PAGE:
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Restaurant buffet customers can serve themselves again, Ivey says

Buffet rules pandemic

Commercial buffet tables such as the one illustrated here are now accessible by customers, but with strict usage rules enforced, according to Gov. Kay Ivey's office.

A pair of elderly patrons at No. 1 China Buffet had a half-minute’s worth of trouble putting on plastic gloves during the lunch rush Saturday, just a few minutes after noon. 

Staff distributed the gloves as customers entered and had their temperatures checked for signs of COVID-19. One of the Lenlock restaurant’s employees — a young, bright-eyed woman  — stopped to help the couple put them on. The gloves, a requirement at the restaurant since Gov. Kay Ivey amended her “Safer At Home” orders on Aug. 27 to allow buffet customers to serve themselves, were “large” and “nitrile,” according to the grey boxes holding them. In practical terms, the gloves were plastic and had to be peeled open at the wrist, a challenge beyond the tired digits of the aged man and woman. 

After a few moments and a few laughs with the worker, the couple got their gloves on and pulled up their face masks, another dining requirement in Alabama. 

“They’re not so easy to get into,” the woman said, as she left her booth to head to the buffet. And then, of the employee: “She’s a sweetheart.” 

Restaurants throughout Calhoun County picked up Ivey’s call to return to near-normal operations; in prior months, buffet-based restaurants such as No. 1 China have had to serve patrons in a cafeteria-style arrangement. Patrons would point at food behind plexiglass shields covering buffet bars, and employees scoop out their guess at the desired portions. But now the shields have come off, and customers can get their own food, provided they wear masks.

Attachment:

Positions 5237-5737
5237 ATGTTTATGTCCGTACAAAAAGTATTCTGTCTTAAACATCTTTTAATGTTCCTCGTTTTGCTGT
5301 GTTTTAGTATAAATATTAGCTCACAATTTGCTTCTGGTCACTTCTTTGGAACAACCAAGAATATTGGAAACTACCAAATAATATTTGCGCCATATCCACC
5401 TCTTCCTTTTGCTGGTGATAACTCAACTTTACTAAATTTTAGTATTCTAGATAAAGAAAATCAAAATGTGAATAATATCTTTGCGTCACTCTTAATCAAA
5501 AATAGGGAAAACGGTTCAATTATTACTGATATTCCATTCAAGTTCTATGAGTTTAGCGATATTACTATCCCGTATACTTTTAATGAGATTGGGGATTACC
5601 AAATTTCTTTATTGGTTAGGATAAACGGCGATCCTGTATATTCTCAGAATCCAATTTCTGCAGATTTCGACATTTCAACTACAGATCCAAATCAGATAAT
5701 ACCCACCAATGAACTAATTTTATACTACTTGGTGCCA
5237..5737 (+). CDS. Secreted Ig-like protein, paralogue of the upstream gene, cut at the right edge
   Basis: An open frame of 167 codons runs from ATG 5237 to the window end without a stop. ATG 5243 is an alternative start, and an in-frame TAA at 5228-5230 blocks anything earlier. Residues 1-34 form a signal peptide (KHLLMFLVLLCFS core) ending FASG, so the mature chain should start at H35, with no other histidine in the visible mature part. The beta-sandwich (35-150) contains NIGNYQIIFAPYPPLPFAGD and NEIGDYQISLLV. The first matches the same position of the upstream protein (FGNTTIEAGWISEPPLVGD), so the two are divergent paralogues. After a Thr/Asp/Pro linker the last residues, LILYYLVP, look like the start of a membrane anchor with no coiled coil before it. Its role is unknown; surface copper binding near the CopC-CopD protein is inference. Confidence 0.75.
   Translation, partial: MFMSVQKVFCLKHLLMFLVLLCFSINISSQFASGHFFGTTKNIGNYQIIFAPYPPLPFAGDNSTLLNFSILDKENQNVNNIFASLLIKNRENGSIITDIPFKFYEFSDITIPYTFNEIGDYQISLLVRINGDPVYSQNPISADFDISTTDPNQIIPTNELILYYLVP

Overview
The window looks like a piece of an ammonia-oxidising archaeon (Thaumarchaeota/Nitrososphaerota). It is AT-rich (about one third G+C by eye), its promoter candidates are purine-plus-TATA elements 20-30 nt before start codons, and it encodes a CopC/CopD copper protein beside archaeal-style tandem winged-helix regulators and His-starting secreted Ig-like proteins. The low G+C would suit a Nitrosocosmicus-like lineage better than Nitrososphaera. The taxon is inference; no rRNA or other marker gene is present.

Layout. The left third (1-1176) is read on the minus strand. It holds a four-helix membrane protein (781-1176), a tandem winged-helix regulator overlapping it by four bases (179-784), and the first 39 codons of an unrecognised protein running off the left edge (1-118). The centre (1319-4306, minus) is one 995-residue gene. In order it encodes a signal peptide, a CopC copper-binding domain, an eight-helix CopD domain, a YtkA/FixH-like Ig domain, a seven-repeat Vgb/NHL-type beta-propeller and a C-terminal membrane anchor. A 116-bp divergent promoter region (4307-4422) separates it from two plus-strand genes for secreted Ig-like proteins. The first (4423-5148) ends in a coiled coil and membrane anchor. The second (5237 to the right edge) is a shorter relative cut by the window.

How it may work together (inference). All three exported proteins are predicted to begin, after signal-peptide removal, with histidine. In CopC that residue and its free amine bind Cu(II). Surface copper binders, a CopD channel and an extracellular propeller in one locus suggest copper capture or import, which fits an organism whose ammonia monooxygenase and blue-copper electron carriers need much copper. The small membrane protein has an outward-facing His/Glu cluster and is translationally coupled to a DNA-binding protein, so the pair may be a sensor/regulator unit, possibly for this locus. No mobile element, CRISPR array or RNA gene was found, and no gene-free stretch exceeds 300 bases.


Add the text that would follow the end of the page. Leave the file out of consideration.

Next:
Restaurants are also required to put at least one employee on buffet-watch, tasked with keeping customers six feet apart and in their PPE. At the Chinese restaurant, blue dots affixed to the floor marked the appropriate range for social distancing, while an aproned employee kept an eye on developments. 

The amendment’s text doesn’t demand customers use gloves or hand sanitizer, though it requires that eateries provide the sanitizer and at least encourage its use. Each buffet bar at No. 1 China had a box of gloves and a bottle of sanitizer. During the lunch rush Saturday, it appeared that customers were ready to comply with the rules, and over about an hour’s time, no one approached the buffet without the accompanying personal protective equipment. 

Other restaurants had also picked up the change in orders and adjusted accordingly. Western Sizzlin’, on Hamric Drive in Oxford, had switched back from cafeteria serving just a few days after the order was amended, a manager said by phone Saturday morning. 

At Cici’s Pizza, over on Oxford’s Snow Street, the store manager said his restaurant had done the same. When asked how the adjustment had been for the store, he declined to comment, though his reasoning seemed to be an answer in itself — that business was up. 

“I really can’t talk,” he said. “I’ve got customers.” 

 

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